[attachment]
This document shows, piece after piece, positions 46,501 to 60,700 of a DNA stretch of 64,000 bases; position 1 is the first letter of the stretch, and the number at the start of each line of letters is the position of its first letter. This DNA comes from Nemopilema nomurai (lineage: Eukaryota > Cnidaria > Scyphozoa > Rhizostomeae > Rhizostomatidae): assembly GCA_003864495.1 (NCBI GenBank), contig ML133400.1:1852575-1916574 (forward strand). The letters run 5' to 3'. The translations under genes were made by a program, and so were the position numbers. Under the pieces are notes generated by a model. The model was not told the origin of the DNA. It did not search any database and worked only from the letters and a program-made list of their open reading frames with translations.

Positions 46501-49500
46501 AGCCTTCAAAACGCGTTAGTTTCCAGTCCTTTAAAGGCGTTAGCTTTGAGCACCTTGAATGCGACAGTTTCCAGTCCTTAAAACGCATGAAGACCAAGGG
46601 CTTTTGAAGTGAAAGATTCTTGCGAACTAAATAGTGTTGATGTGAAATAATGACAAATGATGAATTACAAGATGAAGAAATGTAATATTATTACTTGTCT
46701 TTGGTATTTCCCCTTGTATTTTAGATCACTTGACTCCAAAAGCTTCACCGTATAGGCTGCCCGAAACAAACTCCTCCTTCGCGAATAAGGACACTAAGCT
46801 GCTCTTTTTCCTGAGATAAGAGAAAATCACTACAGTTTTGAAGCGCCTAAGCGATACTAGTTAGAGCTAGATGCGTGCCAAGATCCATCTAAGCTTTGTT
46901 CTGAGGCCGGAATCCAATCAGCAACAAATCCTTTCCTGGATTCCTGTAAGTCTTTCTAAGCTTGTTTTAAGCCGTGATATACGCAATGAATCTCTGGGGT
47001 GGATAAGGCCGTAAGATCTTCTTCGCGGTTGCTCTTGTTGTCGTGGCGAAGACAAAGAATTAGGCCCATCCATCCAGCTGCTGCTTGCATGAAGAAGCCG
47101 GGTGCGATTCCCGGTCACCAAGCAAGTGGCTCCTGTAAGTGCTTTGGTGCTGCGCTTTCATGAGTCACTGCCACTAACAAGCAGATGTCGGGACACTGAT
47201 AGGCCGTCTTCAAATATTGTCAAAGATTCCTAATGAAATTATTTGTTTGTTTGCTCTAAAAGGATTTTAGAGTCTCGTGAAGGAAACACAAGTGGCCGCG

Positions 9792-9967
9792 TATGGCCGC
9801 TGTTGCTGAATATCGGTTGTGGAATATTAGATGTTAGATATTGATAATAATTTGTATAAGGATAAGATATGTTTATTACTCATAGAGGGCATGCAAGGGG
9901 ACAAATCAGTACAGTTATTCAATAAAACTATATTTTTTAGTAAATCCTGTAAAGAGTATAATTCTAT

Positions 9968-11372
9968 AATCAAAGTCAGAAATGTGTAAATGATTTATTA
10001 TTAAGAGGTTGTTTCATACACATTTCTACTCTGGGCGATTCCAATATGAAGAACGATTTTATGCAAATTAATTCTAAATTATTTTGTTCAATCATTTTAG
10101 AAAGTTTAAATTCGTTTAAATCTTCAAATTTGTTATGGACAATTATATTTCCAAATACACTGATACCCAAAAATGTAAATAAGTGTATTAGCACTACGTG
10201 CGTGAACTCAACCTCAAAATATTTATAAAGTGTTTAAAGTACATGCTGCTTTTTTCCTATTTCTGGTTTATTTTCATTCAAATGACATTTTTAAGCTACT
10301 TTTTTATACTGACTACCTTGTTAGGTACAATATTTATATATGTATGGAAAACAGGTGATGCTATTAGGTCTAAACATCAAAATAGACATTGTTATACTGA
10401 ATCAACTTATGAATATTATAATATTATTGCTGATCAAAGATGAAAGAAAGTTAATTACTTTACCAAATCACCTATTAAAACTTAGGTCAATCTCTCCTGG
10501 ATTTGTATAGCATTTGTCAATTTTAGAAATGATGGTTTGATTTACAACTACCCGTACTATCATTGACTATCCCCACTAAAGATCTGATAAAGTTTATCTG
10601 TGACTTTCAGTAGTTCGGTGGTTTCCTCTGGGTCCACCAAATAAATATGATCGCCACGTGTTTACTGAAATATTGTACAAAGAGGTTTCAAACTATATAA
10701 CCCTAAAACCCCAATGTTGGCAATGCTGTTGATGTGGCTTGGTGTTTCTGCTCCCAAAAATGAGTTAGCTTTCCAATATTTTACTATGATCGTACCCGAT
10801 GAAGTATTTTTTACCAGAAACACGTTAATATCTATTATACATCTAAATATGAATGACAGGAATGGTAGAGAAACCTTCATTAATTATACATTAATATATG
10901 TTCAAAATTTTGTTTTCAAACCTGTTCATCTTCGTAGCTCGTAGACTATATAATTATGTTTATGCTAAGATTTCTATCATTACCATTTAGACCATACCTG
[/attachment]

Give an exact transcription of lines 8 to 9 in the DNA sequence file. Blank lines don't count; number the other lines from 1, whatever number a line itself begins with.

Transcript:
47001 GGATAAGGCCGTAAGATCTTCTTCGCGGTTGCTCTTGTTGTCGTGGCGAAGACAAAGAATTAGGCCCATCCATCCAGCTGCTGCTTGCATGAAGAAGCCG
47101 GGTGCGATTCCCGGTCACCAAGCAAGTGGCTCCTGTAAGTGCTTTGGTGCTGCGCTTTCATGAGTCACTGCCACTAACAAGCAGATGTCGGGACACTGAT